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Figure 2. Whole-cell model for A. ferrooxidans ATCC 23270. Genome-based model of the cellular metabolism, including predicted transport systems, chemolithoautotrophic components, carbon/nitrogen/sulfur metabolism, and biogeochemical cycling. Reproduced from Valdes and colleagues (2008a).

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In the complete genome sequence of the extremely thermoacidophilic archaeon Metallosphaera sedula (2.2 Mb, 46% GC), genes were identified for iron and sulfur oxidation, autotrophic carbon fixation, metal tolerance and adhesion (Auernik et al., 2008a). Comparative genomics with A. ferriooxidans showed that M. sedula has different respiratory electron transport chain components, as it does not appear to contain cytochromes. Many of the predicted electron chain components, and several new ones, were identified by global transcriptional analysis of M. sedula growing in the presence of ferrous iron and RISCs (Auernik and Kelly, 2008; Auernik et al., 2008a).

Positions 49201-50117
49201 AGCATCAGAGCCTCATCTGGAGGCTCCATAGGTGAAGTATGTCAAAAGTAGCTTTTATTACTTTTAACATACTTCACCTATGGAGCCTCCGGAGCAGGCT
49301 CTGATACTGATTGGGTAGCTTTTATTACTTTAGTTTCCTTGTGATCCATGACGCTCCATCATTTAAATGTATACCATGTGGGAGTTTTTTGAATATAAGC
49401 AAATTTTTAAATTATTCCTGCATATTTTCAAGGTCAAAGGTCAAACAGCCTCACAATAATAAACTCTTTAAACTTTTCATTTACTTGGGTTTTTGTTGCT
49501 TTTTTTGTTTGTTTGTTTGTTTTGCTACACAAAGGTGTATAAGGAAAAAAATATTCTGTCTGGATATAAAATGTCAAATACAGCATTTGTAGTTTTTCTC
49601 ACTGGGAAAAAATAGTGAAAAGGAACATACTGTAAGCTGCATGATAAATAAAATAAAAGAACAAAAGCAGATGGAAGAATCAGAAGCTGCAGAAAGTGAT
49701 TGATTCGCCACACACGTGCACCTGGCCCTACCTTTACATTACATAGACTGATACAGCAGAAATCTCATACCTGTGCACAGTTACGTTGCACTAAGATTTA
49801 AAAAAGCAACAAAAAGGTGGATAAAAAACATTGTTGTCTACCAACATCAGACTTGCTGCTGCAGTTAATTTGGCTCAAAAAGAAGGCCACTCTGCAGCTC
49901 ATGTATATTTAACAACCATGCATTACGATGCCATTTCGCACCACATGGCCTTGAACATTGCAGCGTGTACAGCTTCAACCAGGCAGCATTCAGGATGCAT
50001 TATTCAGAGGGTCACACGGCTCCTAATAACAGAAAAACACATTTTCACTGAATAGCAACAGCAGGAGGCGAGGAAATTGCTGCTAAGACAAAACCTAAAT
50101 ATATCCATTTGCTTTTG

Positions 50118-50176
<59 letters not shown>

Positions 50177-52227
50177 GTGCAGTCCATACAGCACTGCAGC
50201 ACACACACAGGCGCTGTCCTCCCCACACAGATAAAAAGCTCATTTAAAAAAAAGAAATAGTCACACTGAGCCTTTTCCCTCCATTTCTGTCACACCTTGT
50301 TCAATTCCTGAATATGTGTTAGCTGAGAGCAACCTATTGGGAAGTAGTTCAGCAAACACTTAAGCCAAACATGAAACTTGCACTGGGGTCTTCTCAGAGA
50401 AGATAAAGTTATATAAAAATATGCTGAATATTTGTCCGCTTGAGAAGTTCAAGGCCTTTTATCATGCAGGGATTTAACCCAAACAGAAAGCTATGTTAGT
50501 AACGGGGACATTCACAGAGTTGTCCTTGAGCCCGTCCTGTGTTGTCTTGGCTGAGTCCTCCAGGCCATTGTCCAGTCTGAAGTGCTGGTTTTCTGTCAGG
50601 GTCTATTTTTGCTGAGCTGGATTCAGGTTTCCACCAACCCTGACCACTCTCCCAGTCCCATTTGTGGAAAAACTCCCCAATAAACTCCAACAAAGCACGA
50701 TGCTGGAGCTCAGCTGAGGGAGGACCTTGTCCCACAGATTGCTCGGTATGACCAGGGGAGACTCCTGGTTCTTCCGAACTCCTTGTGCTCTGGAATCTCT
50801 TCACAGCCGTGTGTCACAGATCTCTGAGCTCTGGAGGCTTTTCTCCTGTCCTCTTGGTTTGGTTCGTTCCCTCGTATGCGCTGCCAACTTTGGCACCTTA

A classical metagenome sequencing study of a low-complexity, acid-mine drainage microbial biofilm, growing within a pyrite ore body, allowed the reconstruction of near-complete genomes of the iron oxidizers Leptospirillum group II and Ferroplasma type II (Tyson et al., 2004). A genome dynamics study in a natural population of the acidophilic archaeon Ferroplasma acidarmanus, sampled with a 5-year interval from the same acidic mine site, suggested that gene sequence variability was due to frequent recombination, resulting in a mosaic genome pool (Allen et al., 2007). An oligo-nucleotide microarray has been developed that monitors prokaryotic diversity in extremely acidic environments, including members of the Nitrospira phylum, Acidithiobacillus genus, acidobacteria, sulfur-reducing bacteria, Actinobacteria and Archaea of the Ferroplasma and Thermoplasma genera (Garrido et al., 2008).